Especially considering your fonttest website, it seems that the problem is caused by two factors: some WebKit browsers on OS X a bug that make them render a soft hyphen character inside a line of text using a glyph for it, instead of just treating it as a control character; and the StagSansWeb font either has no glyph for it (making the browsers use a dummy glyph) or have an odd-looking glyph for it. If these browsers additionally treat the soft hyphen as allowing hyphenation, this would explain the symptoms, provided that Helvetica has an empty glyph for the soft hyphen.
This is highly speculative, or conjectural.
On a more solid basis, the rendering of text where hyphenation has taken place has not been rigorously defined in standards. If browsers apply hyphenation on
foo­bar, they are supposed to render “foo” followed by a hyphen at the end of a line, but the standards don’t say which hyphen. It could be HYPHEN-MINUS (i.e., the Ascii hyphen), or HYPHEN, or even SOFT HYPHEN, if it has a glyph. Maybe even something else. And it may even depend on language, as some languages have hyphens of their own.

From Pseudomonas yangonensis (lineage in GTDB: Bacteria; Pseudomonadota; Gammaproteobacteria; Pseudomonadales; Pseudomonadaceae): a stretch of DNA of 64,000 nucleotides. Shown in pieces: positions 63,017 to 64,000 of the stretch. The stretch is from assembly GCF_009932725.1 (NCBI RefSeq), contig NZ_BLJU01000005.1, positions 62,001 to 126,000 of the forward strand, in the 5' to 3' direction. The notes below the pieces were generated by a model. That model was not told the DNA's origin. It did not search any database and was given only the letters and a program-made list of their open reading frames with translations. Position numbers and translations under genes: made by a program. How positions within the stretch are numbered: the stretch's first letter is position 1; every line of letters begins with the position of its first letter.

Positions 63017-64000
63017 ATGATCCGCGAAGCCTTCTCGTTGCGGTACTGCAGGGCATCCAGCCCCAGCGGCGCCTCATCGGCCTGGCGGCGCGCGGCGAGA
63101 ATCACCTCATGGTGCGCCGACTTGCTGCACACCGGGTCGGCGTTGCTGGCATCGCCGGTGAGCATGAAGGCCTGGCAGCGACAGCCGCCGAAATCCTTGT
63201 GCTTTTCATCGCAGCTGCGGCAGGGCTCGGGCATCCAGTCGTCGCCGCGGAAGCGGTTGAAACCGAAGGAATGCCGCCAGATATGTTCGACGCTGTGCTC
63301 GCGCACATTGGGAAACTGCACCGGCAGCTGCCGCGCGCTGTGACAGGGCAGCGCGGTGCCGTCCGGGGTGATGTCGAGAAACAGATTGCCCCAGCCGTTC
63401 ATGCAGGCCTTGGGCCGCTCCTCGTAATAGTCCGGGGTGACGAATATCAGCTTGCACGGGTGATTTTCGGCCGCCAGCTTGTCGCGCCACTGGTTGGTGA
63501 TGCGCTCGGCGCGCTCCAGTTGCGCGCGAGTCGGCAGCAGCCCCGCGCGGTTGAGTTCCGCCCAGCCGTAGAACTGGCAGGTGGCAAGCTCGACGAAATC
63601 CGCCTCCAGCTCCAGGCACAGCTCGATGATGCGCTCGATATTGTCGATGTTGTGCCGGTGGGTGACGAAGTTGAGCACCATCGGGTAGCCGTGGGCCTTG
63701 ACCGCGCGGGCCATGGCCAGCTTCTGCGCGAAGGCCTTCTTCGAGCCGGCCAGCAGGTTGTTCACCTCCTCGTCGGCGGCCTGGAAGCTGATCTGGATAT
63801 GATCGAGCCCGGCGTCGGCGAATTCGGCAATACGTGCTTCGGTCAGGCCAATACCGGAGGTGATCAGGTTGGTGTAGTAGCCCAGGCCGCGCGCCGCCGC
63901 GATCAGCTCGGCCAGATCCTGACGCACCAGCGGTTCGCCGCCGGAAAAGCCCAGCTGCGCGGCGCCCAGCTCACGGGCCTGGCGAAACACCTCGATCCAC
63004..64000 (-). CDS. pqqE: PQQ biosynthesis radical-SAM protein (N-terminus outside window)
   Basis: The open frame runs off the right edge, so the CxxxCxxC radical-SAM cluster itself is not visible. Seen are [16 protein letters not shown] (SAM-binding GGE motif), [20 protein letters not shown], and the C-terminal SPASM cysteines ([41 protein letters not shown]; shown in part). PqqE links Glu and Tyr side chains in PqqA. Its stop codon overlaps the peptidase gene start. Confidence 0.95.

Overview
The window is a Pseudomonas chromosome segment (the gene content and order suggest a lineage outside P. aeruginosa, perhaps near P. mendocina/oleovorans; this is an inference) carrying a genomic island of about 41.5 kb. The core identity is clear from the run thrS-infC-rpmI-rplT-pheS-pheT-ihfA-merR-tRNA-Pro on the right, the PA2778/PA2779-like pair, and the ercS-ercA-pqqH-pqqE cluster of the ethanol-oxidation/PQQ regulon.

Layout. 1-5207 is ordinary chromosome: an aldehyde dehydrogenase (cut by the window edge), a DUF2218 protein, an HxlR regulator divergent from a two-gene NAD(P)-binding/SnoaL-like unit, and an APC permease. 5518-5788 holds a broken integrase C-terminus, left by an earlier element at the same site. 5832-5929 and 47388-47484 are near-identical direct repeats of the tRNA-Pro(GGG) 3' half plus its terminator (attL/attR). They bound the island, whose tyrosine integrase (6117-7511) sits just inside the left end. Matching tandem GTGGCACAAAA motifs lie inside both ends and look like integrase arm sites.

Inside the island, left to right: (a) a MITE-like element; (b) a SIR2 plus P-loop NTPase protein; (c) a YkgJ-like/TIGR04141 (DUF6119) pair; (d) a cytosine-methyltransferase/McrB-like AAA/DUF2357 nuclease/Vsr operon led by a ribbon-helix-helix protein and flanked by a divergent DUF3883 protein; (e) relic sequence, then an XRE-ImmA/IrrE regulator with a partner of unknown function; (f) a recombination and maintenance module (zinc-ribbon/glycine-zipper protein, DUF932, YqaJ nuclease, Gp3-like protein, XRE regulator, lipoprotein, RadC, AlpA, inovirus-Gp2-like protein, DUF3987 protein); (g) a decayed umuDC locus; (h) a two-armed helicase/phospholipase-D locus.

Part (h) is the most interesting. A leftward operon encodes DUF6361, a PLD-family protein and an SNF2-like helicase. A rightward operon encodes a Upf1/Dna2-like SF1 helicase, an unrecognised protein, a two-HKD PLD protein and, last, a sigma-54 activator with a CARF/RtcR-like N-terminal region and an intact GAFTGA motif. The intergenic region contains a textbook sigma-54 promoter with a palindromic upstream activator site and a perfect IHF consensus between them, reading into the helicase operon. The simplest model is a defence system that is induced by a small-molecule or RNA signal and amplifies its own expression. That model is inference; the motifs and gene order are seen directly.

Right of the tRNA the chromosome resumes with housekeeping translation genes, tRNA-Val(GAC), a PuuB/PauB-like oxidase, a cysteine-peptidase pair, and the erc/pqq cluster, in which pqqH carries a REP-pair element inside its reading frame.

So it is understandable that WebKit browsers have started supporting the proprietary property
-webkit-hyphenate-character. However, it does not seem to be properly implemented. Testing
-webkit-hyphenate-character: "\00AD" on Chrome and Safari on Windows 7, I notice that they “hyphenate” words (containing soft hyphens) without adding any hyphen (as if they used an empty glyph), even though other values for the property work OK.
To conclude, I would expect that you can avoid the issue by avoiding fonts like StagSansWeb for texts that may get hyphenated. It is possible that the problem can be fixed by modification to the font.